My first day there I got dropped off at a host family’s house, and when I got picked up later that afternoon there were like 30 kids out there, on their bikes, who were there to help take me over to the field. They just wanted to meet the American coach. We lose perspective that baseball is an American game, but even just being an American coach over there, it was amazing how much we were revered.
It changed me as a coach. It really made me much more patient, and much more accepting. I’ve become a better teacher of the game. Now most high school coaches are teachers of a subject in school but they are baseball coaches, right? This experience really tied those two concepts together – teaching and coaching.
IP: What are some drills that are staples of your program?
I believe that everything that's done in practice should be game-like. If you can't do something in practice that's not like the game, you really shouldn't do it. Take hitting off a tee. When our kids hit off a tee, we hit maybe five, six swings and then move to another station and do something different.
Another thing I’ve always believed in is bunting. We always practiced bunting and we do all the drills, with the four bunt stations that go around the bases, we bunted into garbage cans indoors, and when I gave the bunt sign during the game, we still
wouldn't execute it!
So we made it more game-like. Divide the team up, set up the infield, pitcher, catcher on defense, and everyone gets a turn on offense. The first guy has to bunt for a hit. If he gets on, the next guys have to sacrifice him to third, and then you squeeze. Of course you can mix in drag/push, slash, fake bunt steal, all of that. For every base earned, the offense gets a point, for every out recorded the defense gets a point. Coincidence or not, the couple years after we put that in, we won state championships. On squeeze bunts!
IP: So you've obviously dealt with many different demographics in terms of your players and their parents. What's your approach when it when it comes to dealing with parents?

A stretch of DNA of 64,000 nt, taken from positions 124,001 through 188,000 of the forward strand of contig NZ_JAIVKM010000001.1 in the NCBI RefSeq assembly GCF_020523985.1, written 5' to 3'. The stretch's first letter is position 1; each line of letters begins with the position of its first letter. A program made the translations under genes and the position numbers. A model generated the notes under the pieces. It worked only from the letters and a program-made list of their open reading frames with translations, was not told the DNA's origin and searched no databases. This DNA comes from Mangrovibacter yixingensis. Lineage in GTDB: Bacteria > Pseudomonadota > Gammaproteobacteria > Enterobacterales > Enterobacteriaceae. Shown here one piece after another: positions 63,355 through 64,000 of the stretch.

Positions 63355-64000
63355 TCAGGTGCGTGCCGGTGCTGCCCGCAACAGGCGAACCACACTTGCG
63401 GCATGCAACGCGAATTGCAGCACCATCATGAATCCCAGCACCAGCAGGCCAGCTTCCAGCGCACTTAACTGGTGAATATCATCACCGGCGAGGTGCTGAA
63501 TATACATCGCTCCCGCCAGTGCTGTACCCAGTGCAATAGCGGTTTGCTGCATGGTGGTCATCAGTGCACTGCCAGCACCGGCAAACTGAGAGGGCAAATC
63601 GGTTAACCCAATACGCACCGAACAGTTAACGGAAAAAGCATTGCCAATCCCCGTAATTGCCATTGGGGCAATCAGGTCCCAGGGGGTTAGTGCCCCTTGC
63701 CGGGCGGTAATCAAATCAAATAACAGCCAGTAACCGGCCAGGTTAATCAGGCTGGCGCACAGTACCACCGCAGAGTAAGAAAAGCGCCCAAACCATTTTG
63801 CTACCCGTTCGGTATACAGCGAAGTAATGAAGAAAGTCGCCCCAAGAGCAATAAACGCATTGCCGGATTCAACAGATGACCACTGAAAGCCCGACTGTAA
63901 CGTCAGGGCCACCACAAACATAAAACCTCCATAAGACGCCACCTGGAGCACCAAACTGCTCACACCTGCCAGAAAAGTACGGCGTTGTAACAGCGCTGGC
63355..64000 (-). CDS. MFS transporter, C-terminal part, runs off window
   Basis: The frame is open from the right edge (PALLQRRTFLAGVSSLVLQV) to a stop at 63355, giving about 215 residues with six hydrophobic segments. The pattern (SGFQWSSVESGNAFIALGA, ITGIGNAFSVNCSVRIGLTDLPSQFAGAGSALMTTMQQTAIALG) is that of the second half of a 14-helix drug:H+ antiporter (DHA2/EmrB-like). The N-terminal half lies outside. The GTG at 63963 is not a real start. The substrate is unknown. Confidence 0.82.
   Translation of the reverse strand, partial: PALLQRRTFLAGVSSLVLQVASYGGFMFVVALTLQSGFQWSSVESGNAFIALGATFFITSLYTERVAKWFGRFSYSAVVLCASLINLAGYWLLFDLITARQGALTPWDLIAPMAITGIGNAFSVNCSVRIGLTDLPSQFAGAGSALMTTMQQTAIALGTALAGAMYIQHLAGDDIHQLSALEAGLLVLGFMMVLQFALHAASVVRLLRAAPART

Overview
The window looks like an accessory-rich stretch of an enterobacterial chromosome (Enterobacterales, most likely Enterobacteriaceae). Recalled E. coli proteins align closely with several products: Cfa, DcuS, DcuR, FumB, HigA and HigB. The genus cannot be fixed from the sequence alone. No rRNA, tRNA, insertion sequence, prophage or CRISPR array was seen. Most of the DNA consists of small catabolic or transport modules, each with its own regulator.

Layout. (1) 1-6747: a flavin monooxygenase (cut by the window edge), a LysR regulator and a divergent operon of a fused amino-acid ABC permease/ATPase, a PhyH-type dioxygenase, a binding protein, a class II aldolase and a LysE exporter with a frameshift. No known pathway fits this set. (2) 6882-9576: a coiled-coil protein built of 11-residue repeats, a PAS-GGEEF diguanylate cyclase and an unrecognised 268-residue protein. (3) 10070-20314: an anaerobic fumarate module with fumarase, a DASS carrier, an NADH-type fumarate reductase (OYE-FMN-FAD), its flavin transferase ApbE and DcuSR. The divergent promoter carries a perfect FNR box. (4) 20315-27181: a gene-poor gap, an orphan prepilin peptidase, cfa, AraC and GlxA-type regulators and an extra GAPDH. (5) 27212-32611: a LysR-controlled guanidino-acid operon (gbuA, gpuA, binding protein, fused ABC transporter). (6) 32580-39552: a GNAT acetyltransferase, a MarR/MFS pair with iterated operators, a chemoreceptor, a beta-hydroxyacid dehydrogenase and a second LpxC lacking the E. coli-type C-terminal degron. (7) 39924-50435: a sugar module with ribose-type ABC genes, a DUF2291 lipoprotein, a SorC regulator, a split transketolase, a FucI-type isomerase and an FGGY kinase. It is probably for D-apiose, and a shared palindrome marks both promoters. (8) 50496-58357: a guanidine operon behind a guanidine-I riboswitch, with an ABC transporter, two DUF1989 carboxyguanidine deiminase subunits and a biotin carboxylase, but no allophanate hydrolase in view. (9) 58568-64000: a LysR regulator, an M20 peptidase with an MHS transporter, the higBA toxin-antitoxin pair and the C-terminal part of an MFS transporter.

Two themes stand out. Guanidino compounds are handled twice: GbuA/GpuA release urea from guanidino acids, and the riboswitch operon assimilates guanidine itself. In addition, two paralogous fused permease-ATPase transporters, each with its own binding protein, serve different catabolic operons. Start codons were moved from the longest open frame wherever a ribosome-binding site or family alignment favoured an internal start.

I really believe in communication with them. We have the parent chain, the e-mails, the group chat. I do the parent meeting, sometimes they listen, sometimes they don’t. But during that meeting we’ll talk about the expectations of the kids, the coaches, the parents.
IP: What are some other ways that you inject culture into your program?
I really like the New Zealand All Blacks rugby culture, just like every other coach in the world, I’m sure. The whole ‘sweep the sheds,’thing has really taken off. Our seniors do all the cleanup after practice and games. And it’s amazing how it changes the way everyone approaches cleanup and field maintenance and general. Bruce Brown has a great publication about leadership, I give it to our players, we break it up into different parts and cover one part a month.
I don't believe in the after-game chalk talk. Players hate that. We’ll start the next practice off with a meeting, and I’ll ask our players "what do we need to work on today?" Of course I will be suggesting some things. But I give them the chance to say their piece. After practice, we’ll wrap up with game review. How did we do? Did we meet our goals for practice that day? What did we do wrong last night?
Another thing I picked up from Mike Dee, who coaches at UIC. I've known him for years. I keep a little three-by-five card in my back pocket at practice every day. It has every kid’s name going down the first column, with each day of the week along the top row. My goal is to make sure that by the end of the week I've talked to every one of my players about non-baseball stuff: their girlfriends, job, parents, classes, stuff like that. Kids are fragile and if you don't talk to them and a week goes by, what's he thinking?
IP: What is the legacy in baseball that you would eventually like to leave behind?
What I want these coaches to be able to do is train these kids to be better people. Coaches change lives. That’s at the beginning and the end of all my slide presentations. There’s one of those silly motivational posters out there, but it’s exactly right: every person has a little sign hanging around their neck saying, 'make me feel important today'. That's true. Keith Madison sent me a message a while back asking, “how do you know if a person needs encouragement? It's if he is breathing!” So that's what we do. Our passion is educating coaches so we can all get better. IP
For more information, visit isgbaseball.com.